Nina Cedergreen, Kristoffer Dalhoff, Dan Li, Michele Gottardi, and Andreas C. Kretschmann (2017). “Can Toxicokinetic and Toxicodynamic Modeling Be Used to Understand and Predict Synergistic Interactions between Chemicals?” Environmental Science & Technology Article ASAP
Abstract: Some chemicals are known to enhance the effect of other chemicals beyond what can be predicted with standard mixture models, such as concentration addition and independent action. These chemicals are called synergists. Up until now, no models exist that can predict the joint effect of mixtures including synergists. The aim of the present study is to develop a mechanistic toxicokinetic (TK) and toxicodynamic (TD) model for the synergistic mixture of the azole fungicide, propiconazole (the synergist), and the insecticide, α-cypermethrin, on the mortality of the crustacean Daphnia magna. The study tests the hypothesis that the mechanism of synergy is the azole decreasing the biotransformation rate of α-cypermethrin and validates the predictive ability of the model on another azole with a different potency: prochloraz. The study showed that the synergistic potential of azoles could be explained by their effect on the biotransformation rate but that this effect could only partly be explained by the effect of the two azoles on cytochrome P450 activity, measured on D. magna in vivo. TKTD models of interacting mixtures seem to be a promising tool to test mechanisms of interactions between chemicals. Their predictive ability is, however, still uncertain.
Read the full story from the Silent Spring Institute.
Exposure to environmental chemicals, especially early in life, is an important contributing factor in the development of breast cancer, according to the most comprehensive review of human studies to date. The findings could help inform prevention strategies aimed at reducing the incidence of the disease, as rates continue to increase worldwide.
Read the full story from the Food & Environment Reporting Network.
Roundup’s active ingredient, glyphosate, is widely perceived to be innocuous in the environment because it targets an enzyme not found in animals or humans. When it comes to plants, however, the chemical kills indiscriminately—except for those plants genetically designed to withstand it. In the 1990s, Monsanto began to sell its patented “Roundup Ready” seeds, allowing farmers to spray for weeds without damaging their crops. The combination of herbicide and resistant seeds helped Monsanto become one of the world’s most powerful agriculture corporations. Today, over 90 percent of domestic soy, corn, and cotton crops are genetically engineered to be glyphosate-resistant, accounting for more than 168 million acres.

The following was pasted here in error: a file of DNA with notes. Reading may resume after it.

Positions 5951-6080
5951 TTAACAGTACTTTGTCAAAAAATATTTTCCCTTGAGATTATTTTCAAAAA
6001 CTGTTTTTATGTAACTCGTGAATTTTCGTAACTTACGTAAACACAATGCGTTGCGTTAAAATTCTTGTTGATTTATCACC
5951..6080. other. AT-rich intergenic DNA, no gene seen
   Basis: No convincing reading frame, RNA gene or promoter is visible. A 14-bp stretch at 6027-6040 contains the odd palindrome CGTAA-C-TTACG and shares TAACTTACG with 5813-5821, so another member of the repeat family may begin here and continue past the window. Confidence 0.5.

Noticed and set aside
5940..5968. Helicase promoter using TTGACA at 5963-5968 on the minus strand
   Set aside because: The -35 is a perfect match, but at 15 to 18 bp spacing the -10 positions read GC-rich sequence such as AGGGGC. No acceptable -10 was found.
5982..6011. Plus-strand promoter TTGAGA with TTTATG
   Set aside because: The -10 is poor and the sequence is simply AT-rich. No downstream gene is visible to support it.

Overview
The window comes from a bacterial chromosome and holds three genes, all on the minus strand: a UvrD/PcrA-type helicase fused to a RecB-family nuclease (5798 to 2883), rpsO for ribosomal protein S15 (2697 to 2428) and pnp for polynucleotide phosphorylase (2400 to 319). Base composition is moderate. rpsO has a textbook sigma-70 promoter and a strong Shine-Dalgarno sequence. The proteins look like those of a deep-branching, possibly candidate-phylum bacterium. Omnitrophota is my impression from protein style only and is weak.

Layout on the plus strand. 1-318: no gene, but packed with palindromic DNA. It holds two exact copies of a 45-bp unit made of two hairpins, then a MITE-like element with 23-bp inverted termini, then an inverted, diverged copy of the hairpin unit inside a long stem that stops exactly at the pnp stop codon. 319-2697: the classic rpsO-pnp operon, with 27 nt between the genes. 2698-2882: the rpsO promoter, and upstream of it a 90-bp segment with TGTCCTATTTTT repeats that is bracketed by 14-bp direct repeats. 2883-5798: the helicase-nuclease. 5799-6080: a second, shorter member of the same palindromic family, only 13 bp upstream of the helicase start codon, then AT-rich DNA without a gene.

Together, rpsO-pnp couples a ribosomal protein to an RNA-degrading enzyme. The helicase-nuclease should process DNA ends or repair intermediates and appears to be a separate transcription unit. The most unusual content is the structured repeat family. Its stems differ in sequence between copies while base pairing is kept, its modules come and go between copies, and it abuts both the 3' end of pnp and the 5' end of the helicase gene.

But the future of the ubiquitous herbicide is in question. Monsanto is currently fighting allegations that glyphosate might not be as safe as advertised, particularly when combined with other chemicals in Roundup. In 2015, an international science committee ruled that glyphosate is a probable human carcinogen, countering previous determinations by regulatory agencies in the United States and other countries. Soon after, more than 200 people sued Monsanto in a federal case now centralized in California, claiming that Roundup caused them to develop non-Hodgkin’s lymphoma, a common blood cancer. Over 1,000 people have filed similar suits against the company in state courts in Arizona, Delaware, Missouri, Nebraska, and elsewhere.
Read the full story in The Atlantic.
More than 8,000 artificial-turf surfaces are currently in use across America, from youth sports fields to professional stadiums, according to the Synthetic Turf Council. The fields are durable, rain-resistant, and low-maintenance, and their sleek designs appeal to young athletes and their parents. But in recent years, some researchers have raised concerns about the safety of these surfaces and their infills, which are typically made from scrap tires…
Read the full story in the Washington Post.
The Trump administration skepticism of climate-change science is no secret.
But there’s another scientific consensus the Environmental Protection Agency just bucked on Tuesday when it announced it is unraveling the Obama administration’s effort to reduce carbon dioxide emissions from the nation’s electricity sector known as the Clean Power Plan.
That would be the scientific agreement that there is no safe level of coal-fired power plant pollution that is healthy to breathe.
Read the full story from NPR.
Most people have had some exposure to mercury. Fish is one source. So are mercury vapors from workplaces and factories. That’s what the World Health Organization and the Centers for Disease Control and Prevention say.
At very low levels, the mercury isn’t likely a problem (although it’s hard to say exactly how low is “safe.”)
But higher levels can cause damage to the kidney, lungs and neurological systems. And for women of childbearing age there’s a severe additional risk: mercury levels that exceed the Environmental Protection Agency’s “reference dose” — the level of daily exposure that the EPA says is unlikely to negatively affect people’s health — could damage the fetus that a pregnant woman is carrying, including its kidneys, cardiovascular system and IQ.
And how many women are potentially at risk? That was the question behind a new report: “Mercury in Women of Childbearing Age in 25 Countries,” from IPEN, a nonprofit devoted to issues of global health and toxic chemicals, and Biodiversity Research Institute, an ecology research organization. The groups studied 1,044 women from lower-income countries and found that 42 percent had average mercury levels exceeding the EPA reference dose in their hair samples.